Sandman

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I’ve always been a reader. For as long as I can remember I’ve had a book or two or more in “currently reading” status with another bunch on Mount To-Be-Read. Since the minions came around, a large part of my reading has moved formats to audio books or podcasts, but nevertheless, I still consume a tremendous amount of story on a daily basis.

Unfortunately, high school English did a really good job of making me hate what could be called “literature.” To this day I have an unrelenting distaste for Dickens. It was also in high school that I actually got into trouble for enjoying Beowulf. I could read and understand the story without listening to the teacher fail to explain the importance of meter and rhyme. This, an ancient story carried through the generations by people who couldn’t read, and I got a verbal reprimand for being able to read it. Go figure Continue reading

Scarydad Review: Trigger Warning: Short Fictions and Disturbances by Neil Gaiman

Trigger Warning (Neil Gaiman)

 

You say, “Man, that week came out a couple weeks ago and you’re just now getting around to writing a review on it? What took you so long?”

Yes, I bought it the day it came out and, yes, I’ve only just finished reading it today. And I wish that I could have stretched it out a little bit longer. I read a story or two at a time and then forced myself to close the book so that there would be some left over for the next day. I don’t usually do that.

Neil Gaiman is, as most of you know, my favorite author. I’ve been a fan since I discovered him back around 1991 when he was doing Sandman and other stuff for DC comics I reviewed his last novel here, and in the past little while I’ve been collecting the original Sandman series comics and other miscellany.

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A shelf in my office.

So, this is a collection of short stories, and I believe most of them have been published before in other anthologies. That was okay with me because with the exception of A Calendar of Tales,” which was released for free online a couple years ago, I hadn’t read any of them. Hey, I never said I wasn’t a lazy fan, ok?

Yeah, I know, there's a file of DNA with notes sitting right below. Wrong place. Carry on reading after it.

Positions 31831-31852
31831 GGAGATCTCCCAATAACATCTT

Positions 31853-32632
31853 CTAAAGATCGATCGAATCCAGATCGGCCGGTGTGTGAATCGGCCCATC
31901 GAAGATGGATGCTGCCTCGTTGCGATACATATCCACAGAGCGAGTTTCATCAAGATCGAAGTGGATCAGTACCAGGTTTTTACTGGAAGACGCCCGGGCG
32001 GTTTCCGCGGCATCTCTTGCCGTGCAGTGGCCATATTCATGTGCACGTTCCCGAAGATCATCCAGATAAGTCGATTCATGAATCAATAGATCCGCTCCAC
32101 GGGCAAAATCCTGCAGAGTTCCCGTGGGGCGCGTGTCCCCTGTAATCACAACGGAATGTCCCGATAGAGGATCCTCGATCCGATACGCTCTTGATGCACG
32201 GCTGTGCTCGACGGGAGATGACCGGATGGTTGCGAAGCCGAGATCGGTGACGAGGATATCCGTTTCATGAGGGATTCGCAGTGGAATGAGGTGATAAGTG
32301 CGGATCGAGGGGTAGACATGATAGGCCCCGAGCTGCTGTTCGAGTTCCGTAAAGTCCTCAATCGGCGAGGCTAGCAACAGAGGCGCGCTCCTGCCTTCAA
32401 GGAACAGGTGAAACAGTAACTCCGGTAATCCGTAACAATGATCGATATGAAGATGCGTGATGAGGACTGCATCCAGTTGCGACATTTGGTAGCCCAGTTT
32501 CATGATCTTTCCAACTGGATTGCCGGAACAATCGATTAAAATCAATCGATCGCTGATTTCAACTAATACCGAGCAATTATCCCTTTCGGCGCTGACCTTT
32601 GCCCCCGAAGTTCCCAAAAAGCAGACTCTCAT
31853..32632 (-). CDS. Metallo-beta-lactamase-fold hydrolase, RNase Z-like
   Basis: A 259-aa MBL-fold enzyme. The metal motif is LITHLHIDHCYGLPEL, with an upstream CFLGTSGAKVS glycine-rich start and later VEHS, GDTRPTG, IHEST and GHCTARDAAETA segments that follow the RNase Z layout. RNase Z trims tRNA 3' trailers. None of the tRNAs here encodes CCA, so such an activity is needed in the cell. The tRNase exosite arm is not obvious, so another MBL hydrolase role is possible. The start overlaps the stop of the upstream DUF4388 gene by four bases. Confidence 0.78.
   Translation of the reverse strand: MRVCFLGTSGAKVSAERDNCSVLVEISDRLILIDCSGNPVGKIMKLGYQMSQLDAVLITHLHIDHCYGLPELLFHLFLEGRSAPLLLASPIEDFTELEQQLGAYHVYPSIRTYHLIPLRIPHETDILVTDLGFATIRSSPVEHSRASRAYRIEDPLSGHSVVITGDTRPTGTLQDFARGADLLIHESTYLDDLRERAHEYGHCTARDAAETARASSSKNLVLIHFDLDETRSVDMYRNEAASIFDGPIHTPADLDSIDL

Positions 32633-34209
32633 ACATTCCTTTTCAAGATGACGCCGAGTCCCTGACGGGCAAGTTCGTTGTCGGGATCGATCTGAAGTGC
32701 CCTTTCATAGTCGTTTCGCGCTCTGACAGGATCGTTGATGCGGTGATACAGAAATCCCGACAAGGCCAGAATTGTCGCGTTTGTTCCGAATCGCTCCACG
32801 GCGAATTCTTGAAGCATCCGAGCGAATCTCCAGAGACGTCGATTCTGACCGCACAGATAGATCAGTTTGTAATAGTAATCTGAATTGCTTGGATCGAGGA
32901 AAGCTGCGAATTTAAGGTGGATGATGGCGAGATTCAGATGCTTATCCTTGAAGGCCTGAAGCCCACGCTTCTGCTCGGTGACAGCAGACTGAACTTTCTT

As always, Gaiman spins yarns full of matter-of-fact magic and strangely familiar horror. His tone changes constantly. One moment you are lost wandering an ancient maze in a world that is too surreal not to exist, the next you are helping the Eleventh Doctor stop a bizarre real estate bubble from popping. There’s also a Sherlock Holmes story so astoundingly good, I imagine Gaiman found some way to channel Sir Arthur Conan Doyle. For real.

When I was a teenager, perhaps under the influence of ahem, teenagerism, I really listened to Pink Floyd for the first time. I remember it being difficult to focus on any one instrument because the sum of the whole was so seamless that what you thought was guitar revealed itself to be bass seconds later. It was so finely crafted that I couldn’t tell what was what other than the song was really, really good.

That’s what it’s like to read Gaiman fiction. You take it in as it is and it’s good in its own way. But it leaves haunting melodies that stay in your head for weeks and you can’t figure out why that one thing struck you the way it did but it’s the most honest few words you’ve ever read. Then you go back to look for that one perfect line and realize that it wasn’t just a few well-strung words. The phrase you want doesn’t exist. It was the story itself that left you with that impression.

Buy this book. Read it. And then read all the others. You won’t regret it.

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Summer Reading: The Ocean at the End of the lane

Ocean at the end of the lane

I was in high school when I first read The Sandman: Preludes & Nocturnes and it changed my life. I’ve read and re-read the Sandman series dozens of times over the years and have loved every page and panel. When Gaiman broke out of the comics world and released Neverwhere, I was first in line to buy it. Well that’s not actually true. There wasn’t a line to buy it. I just walked in and grabbed a copy. But had there been a line, I would have probably been close to the front. And I’ve gotten everything else pretty much on the day it was released.

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Summer Reading: The Graveyard Book

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Summer is nearing its blessed end but you still have time for a couple more.

Neil Gaiman’s The Graveyard Book is the story of Bod Owens, the little boy who lives in the cemetery. Bod is looked after by various ghosts and spirits who haunt the graveyard and protect him from the Jack, the man who killed his parents.

Although The Graveyard Book is intended for children, Gaiman’s storytelling deserves to be enjoyed by all. He is the Scarydad’s favorite author and so I am almost forced to command you to read all of his books. But definitely read this one. I can’t guarantee you’ll like it, but I’m pretty darn sure.